Keiko Fujimori, who is leading some opinion polls as the election approaches, has said that she will grant her father a pardon if elected.

Wiretapping claims

Pelaez charged Fujimori with ordering Vladimiro Montesinos, a former intelligence chief, to use state funds to secretly monitor 28 politicians, journalists and businessmen.

Fujimori was also accused of authorising bribes to be paid to 13 congressmen so that they would join his party, and allegedly bought off a TV station and a newspaper editorial board to support his re-election campaign in 2000.

Montesinos, who is serving a 20-year term for bribery and selling weapons to Colombian rebels, said during his own trials that he made the payments on Fujimori's behalf.

Fujimori has insisted that the he knew nothing of the money.

Repayments urged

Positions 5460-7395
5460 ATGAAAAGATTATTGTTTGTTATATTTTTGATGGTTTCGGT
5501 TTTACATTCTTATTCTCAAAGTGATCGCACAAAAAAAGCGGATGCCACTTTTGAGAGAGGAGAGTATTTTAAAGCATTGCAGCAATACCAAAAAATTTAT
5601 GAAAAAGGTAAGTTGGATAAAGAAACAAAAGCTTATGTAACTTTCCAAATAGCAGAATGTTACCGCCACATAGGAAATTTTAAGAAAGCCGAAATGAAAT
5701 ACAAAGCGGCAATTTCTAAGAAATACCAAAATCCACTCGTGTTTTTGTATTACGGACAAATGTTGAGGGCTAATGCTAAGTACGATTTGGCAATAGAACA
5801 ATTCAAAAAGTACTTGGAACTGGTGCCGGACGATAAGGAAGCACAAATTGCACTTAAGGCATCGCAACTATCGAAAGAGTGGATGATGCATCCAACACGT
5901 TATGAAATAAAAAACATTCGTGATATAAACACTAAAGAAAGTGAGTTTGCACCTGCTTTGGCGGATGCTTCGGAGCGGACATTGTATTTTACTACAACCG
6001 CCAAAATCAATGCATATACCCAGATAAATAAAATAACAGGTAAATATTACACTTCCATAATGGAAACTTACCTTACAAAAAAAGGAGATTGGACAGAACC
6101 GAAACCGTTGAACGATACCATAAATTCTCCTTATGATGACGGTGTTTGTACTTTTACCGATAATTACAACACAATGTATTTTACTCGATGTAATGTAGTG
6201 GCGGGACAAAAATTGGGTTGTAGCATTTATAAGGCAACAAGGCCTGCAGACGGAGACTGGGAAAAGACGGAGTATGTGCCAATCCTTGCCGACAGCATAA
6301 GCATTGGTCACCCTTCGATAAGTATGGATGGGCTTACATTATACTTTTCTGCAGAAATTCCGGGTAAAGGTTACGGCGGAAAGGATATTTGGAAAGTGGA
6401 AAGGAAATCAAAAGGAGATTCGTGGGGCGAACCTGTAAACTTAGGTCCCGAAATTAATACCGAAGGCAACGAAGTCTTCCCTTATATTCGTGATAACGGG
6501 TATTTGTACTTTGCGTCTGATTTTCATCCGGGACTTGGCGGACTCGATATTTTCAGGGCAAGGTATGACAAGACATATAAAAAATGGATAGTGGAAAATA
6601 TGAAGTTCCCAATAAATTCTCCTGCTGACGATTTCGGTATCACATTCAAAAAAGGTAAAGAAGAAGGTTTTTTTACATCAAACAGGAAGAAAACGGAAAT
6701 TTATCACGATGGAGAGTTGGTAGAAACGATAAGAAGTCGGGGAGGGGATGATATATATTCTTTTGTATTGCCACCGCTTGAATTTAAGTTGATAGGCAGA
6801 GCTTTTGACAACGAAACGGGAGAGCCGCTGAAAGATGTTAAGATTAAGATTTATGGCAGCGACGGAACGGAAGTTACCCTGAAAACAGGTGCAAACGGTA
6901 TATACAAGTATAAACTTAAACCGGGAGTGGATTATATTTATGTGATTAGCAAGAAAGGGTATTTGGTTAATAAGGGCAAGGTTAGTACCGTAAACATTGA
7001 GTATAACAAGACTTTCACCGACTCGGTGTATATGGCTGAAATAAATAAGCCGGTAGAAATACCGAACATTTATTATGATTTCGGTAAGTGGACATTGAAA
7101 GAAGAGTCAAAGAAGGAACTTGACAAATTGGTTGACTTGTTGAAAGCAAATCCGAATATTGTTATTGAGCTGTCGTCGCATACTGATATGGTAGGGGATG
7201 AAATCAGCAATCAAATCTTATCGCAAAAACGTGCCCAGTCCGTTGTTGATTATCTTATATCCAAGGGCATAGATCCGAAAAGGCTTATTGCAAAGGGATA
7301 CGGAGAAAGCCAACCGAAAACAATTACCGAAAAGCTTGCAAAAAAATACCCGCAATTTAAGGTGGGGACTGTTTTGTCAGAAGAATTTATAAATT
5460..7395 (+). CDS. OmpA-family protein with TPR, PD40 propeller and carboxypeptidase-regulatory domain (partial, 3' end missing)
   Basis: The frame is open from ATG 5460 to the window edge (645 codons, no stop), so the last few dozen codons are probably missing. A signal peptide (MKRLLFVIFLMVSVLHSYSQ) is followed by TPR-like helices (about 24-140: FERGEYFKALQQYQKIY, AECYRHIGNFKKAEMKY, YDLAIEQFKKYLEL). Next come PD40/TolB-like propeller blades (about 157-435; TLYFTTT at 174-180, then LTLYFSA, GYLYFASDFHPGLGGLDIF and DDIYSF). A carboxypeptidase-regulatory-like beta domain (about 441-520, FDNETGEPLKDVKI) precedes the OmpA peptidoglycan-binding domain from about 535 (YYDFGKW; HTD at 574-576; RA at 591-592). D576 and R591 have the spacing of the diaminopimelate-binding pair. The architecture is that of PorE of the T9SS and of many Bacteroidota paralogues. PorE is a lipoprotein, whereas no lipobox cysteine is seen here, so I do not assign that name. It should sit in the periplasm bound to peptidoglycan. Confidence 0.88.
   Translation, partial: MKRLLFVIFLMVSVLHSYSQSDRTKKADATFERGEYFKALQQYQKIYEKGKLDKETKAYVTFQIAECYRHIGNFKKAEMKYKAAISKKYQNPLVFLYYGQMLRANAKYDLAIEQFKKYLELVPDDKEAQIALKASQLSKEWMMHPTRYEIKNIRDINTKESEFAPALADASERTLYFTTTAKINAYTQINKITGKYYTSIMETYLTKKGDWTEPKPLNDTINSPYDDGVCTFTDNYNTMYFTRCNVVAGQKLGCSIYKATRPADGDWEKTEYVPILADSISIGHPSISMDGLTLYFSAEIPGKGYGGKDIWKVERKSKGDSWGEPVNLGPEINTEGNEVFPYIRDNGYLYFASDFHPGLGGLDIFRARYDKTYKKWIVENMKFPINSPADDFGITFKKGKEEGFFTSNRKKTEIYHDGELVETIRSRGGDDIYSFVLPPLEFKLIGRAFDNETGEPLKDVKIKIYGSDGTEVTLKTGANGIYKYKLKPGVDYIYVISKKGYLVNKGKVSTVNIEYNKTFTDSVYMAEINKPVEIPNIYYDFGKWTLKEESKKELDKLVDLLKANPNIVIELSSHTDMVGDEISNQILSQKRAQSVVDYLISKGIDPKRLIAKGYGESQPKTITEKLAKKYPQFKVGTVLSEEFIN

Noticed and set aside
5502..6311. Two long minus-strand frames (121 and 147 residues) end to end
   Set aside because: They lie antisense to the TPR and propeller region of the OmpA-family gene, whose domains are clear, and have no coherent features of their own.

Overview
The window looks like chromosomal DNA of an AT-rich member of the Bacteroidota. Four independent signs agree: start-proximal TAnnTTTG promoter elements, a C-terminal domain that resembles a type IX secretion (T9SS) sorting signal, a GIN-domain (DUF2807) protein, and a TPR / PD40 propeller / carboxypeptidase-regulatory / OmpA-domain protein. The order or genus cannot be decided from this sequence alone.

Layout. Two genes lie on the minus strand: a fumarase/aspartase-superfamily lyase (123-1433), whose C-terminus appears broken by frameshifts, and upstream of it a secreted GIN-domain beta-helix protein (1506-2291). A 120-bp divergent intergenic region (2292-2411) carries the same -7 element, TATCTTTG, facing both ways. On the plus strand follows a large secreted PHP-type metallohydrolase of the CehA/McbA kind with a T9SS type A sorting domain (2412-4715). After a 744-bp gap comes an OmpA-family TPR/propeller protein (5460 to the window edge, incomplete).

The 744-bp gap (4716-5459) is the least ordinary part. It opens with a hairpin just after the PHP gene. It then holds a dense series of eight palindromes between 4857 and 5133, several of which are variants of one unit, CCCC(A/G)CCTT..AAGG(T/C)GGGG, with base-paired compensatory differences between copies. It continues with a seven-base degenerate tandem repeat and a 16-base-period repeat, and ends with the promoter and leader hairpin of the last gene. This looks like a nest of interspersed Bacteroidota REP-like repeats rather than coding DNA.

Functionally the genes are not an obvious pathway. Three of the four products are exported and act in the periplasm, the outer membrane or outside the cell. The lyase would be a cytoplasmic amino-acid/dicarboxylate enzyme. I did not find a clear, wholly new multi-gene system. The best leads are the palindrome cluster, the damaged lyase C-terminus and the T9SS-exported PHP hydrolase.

Prosecutors say that Fujimori should pay $1.7m to the state and $1m to be split among the 28 people whose phone lines were illegally tapped.

Fujimori, who was extradited to Peru from Chile in 2007, has so far been convicted by a three-member panel of crimes against humanity for authorising military death squads, abuses of power, and of embezzlement.

In the embezzlement trial, in which he was found guilty of paying $15m in state funds to Montesinos, he admitted responsibility but said that he later repaid the money.

Cesar Nakazaki, Fujimori's lawyer, told the court on Monday that his client had not received a fair and impartial hearing.

Fujimori is appealing against his previous convictions.

Fujimori first became president in 1990 in a democratic election but became increasingly authoritarian during his government's campaign against left-wing armed groups.